Game of Thrones rape scene prompts outraged fans to quit the series

Some loyal fans of Game of Thrones are turning away from the popular HBO series after one of the main characters was raped in season 5's sixth episode aired on Sunday night.

This story contains spoilers

Sophie Turner, left, plays Sansa Stark, and Iwan Rheon is Ramsay Bolton, in a scene from an episode of the fifth season of Game of Thrones. A brutal rape scene in the sixth episode that aired Sunday has prompted some fans to quit watching the HBO TV series. (Helen Sloan/HBO via AP)

A U.S. senator is among those condemning a rape scene on HBO's Game of Thrones.

In a comment tweeted Tuesday, Senator Claire McCaskill described the sexual assault as "gratuitous" and "disgusting." The Democratic lawmaker from Missouri said she was done with the show.

Other critics included the website The Mary Sue, which offers a feminist view of pop culture. The website posted that it would no longer promote Game of Thrones and said that rape is not a device to drive a story.

"After the episode ended, I was gutted. I felt sick to my stomach. And then I was angry," wrote Jill Pantozzi, the online publication's editor in chief. "Not only will there be those who hand-wave the scene simply on the basis of artistic integrity, there will be those who still don't consider it rape."  

The attack involved newly married characters Sansa, played by Sophie Turner, and Ramsay, portrayed by Iwan Rheon. Ramsay's rape of Sansa was off-camera, suggested in her cries and the distress on a bystander's face.

The fantasy saga, which follows the rise and fall of families in the fictional Seven Kingdoms of Westeros, is one of the most-watched shows on television. But some viewers are so upset with Sunday's episode they say they'll never watch again.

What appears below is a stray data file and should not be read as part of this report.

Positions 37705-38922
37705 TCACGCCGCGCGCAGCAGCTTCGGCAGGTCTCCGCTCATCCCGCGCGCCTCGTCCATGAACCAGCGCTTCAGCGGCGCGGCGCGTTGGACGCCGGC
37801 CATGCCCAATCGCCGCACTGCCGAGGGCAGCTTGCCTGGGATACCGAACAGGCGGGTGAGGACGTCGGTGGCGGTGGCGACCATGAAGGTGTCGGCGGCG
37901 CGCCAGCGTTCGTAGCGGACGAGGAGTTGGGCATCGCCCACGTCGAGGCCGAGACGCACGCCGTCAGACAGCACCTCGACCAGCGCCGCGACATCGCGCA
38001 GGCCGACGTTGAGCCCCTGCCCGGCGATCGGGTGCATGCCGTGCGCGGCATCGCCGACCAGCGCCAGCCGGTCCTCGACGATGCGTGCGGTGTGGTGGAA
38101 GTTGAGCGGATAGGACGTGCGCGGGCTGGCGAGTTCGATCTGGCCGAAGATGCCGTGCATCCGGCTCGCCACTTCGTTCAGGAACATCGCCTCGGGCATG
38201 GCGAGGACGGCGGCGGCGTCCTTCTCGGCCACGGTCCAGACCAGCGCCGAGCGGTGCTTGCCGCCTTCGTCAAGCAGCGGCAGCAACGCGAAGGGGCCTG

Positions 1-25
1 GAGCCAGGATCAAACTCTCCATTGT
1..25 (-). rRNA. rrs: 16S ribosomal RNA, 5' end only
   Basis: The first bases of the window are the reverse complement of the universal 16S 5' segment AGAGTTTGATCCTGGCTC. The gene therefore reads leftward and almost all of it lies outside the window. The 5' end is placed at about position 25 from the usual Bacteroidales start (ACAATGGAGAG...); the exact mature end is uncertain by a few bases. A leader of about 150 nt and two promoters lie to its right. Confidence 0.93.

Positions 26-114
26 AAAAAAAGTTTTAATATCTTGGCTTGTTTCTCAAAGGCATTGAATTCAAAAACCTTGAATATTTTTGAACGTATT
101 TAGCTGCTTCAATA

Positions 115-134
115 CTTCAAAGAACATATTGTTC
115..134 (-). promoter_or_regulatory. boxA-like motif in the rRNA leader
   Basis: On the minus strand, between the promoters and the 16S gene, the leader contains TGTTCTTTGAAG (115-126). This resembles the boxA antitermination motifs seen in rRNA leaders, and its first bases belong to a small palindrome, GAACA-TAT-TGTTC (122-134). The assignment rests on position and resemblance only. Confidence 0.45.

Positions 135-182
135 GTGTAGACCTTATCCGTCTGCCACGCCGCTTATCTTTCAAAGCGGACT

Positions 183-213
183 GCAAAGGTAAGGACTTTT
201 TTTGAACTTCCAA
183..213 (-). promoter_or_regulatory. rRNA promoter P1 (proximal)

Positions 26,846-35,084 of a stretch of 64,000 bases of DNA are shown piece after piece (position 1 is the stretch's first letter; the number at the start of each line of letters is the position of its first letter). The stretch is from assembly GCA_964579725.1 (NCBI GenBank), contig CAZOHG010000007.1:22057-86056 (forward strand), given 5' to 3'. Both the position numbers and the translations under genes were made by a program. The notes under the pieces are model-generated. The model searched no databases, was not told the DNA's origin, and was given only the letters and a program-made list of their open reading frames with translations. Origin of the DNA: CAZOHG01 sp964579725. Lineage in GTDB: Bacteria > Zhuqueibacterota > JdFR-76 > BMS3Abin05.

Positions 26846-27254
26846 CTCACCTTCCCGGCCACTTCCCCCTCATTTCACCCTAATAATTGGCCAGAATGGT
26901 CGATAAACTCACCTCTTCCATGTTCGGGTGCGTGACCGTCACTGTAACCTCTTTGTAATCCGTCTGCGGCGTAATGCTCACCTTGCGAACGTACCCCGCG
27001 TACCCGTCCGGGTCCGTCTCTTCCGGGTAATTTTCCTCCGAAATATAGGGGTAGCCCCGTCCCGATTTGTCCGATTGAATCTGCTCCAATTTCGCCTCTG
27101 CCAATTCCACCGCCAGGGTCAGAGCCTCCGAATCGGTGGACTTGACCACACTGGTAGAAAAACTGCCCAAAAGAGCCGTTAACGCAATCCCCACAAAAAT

HBO declined comment Tuesday on the reaction to the episode. An after-hours call to McCaskill's office seeking further comment was not immediately returned.

Attack not in the books

The scene differed from the work of George R.R. Martin, whose novels are the basis of Game of Thrones. In Martin's work, a different character marries Ramsay and is sexually assaulted by another man at Ramsay's direction.

George R.R. Martin, whose novels are the basis of Game of Thrones, appeared to defend the choices of the show's producers after the controversial rape episode aired. (Robert Galbraith/Reuters)
The author appeared to defend the choices of the show's producers.

"David [Benioff] and Dan [Weiss] and Bryan [Cogman] and HBO are trying to make the best television series that they can," Martin wrote on his website Monday. "And over here, I am trying to write the best novels that I can.

"And yes, more and more, they differ ... but all of us are still intending that at the end we will arrive at the same place."

In an interview with Entertainment Weekly, producer and writer Bryan Cogman explained to fans how the scene was significant to the plot.

"It's pretty intense and awful, and the character will have to deal with it," said Cogman, "[But] it is an important turning point [for Sansa]."

Sansa actress 'loved' the script

The actress who plays Sansa, 19-year-old Sophie Turner, told the same publication that she "loved" playing the brutal scene.

British actress Sophie Turner, 19, who plays Sansa in Game of Thrones, said she 'loved' playing the brutal scene, adding: 'It was all so messed up. It's also so daunting for me to do it.' (Joel Ryan/Invision/AP)
"I love the way Ramsay had Theon watching," said Turner. "It was all so messed up. It's also so daunting for me to do it. I've been making [Cogman] feel so bad for writing that scene: 'I can't believe you're doing this to me!' But I secretly loved it."

It's not the first time Game of Thrones has shocked fans with its savage storylines. 

Last season, HBO was slammed over another rape scene involving incestuous lovers. The show's ongoing graphic violence also has drawn criticism.

It's too early to tell what impact the latest controversial episode may have. Before Sunday's show, Game of Thrones had remained a steady hit in its fifth season.

With files from CBC news